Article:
Report: Getting Real About Inclusive LeadershipNov 21, 2019
While you may be confident in your ability to deliver on business goals, creating a cohesive team where everyone is excited to contribute and innovate can be more challenging. Building an inclusive team culture is key. Catalyst surveyed over 2,100 employees at large corporations — most of whom worked in one of eight countries across five continents — to look deeply at drivers of inclusion. Our findings show that a manager’s behavior has a direct link to an employee’s experience of inclusion — in fact, almost half of an employee’s experience of inclusion can be explained by managerial inclusive leadership behaviors.
And what are the manager behaviors that predict inclusion? We tested that, too — and we uncovered a model of inclusive leadership that balances both leading outward and leading inward.
1. Catalyst’s inclusive leadership model powerfully predicts inclusion among employees in a diverse cross-section of countries and populations.
- 45% of employee experiences of inclusion are explained by their manager’s inclusive leadership behaviors.
2. Our model features two complementary dimensions and six core behaviors.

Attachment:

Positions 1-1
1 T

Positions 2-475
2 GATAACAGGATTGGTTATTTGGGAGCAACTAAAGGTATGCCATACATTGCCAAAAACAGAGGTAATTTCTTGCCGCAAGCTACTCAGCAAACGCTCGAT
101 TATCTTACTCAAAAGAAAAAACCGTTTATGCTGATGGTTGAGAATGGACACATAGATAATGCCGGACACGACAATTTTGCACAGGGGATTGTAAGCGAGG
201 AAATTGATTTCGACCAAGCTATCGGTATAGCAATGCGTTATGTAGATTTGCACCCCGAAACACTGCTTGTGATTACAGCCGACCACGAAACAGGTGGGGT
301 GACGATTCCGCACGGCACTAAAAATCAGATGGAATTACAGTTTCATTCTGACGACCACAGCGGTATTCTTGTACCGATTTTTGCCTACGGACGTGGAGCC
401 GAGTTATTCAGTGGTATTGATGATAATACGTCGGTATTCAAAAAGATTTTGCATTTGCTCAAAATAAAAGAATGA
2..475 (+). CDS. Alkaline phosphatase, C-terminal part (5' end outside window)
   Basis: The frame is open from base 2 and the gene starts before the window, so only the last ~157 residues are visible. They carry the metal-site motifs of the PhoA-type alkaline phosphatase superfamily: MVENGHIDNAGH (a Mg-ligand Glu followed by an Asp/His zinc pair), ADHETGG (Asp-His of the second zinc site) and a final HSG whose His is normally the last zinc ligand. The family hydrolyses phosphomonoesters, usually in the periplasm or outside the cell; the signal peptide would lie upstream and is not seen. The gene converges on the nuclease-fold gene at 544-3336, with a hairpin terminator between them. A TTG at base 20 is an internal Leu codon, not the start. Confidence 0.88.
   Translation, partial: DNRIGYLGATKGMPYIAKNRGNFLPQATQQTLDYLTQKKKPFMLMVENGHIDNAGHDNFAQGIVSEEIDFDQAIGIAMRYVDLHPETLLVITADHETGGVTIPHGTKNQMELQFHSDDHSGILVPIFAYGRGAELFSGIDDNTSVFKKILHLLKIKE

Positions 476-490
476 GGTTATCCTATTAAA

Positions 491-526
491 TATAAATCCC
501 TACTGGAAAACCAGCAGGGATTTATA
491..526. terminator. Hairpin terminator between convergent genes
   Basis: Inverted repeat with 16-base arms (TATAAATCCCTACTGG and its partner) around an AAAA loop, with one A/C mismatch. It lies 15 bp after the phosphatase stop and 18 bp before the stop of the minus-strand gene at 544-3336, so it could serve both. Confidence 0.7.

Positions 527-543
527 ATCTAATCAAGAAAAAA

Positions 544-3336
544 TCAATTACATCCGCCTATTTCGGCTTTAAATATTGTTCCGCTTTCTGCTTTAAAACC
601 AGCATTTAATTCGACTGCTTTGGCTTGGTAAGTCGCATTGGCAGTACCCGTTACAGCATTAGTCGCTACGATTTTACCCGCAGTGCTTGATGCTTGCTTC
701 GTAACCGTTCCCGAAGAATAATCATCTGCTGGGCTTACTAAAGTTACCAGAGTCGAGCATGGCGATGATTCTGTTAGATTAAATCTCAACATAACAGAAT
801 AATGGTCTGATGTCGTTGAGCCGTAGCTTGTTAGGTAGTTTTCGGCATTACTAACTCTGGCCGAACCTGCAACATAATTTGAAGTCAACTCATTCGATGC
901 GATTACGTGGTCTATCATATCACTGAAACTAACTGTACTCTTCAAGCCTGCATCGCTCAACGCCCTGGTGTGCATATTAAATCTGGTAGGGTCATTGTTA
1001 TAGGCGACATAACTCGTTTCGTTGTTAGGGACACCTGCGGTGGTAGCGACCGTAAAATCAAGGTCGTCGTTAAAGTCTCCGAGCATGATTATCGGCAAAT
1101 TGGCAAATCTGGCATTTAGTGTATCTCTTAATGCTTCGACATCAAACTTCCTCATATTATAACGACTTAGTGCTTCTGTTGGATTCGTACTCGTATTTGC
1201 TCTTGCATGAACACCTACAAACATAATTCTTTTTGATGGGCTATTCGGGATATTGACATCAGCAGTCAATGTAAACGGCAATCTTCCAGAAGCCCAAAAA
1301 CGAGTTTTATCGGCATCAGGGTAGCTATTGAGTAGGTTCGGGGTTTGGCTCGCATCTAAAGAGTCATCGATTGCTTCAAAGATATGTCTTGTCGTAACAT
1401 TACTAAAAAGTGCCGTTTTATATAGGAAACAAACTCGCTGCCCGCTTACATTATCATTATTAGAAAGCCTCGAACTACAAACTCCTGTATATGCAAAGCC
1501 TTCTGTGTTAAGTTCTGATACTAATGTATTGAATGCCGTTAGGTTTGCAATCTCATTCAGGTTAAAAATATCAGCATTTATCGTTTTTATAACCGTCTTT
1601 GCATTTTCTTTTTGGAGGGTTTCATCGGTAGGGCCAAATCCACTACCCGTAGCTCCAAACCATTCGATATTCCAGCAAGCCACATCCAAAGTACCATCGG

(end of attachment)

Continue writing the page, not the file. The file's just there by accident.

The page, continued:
3. The five hallmarks of inclusion:
- Valued: You are appreciated and respected for your unique perspectives and talents.
- Trusted: You make meaningful contributions and are influential in decision-making.
- Authentic: You can bring your full self to work and express aspects of yourself that may be different from your peers
- Psychological Safety – Latitude: You feel free to hold differing views and make
mistakes without being penalized.
- Psychological Safety – Risk-taking: You feel secure enough to address tough issues or take risks.
4. Positive experiences of inclusion benefit both employees and employers. These experiences of inclusion explain:
An employee’s view of how well their team works together constructively to find solutions to problems and resolve conflicts.
An employee’s emotional investment in their work and the company’s mission.
INTENT TO STAY
An employee’s interest in remaining with the organization.
An employee’s ability to generate new ideas, processes, and approaches to achieving goals.
This report is a call to action to take hard look at how we lead and who we are in order to drive inclusion.
How to cite this product: Dnika J. Travis, Emily Shaffer, and Jennifer Thorpe-Moscon, Getting Real About Inclusive Leadership: Why Change Starts With You (Catalyst, 2019).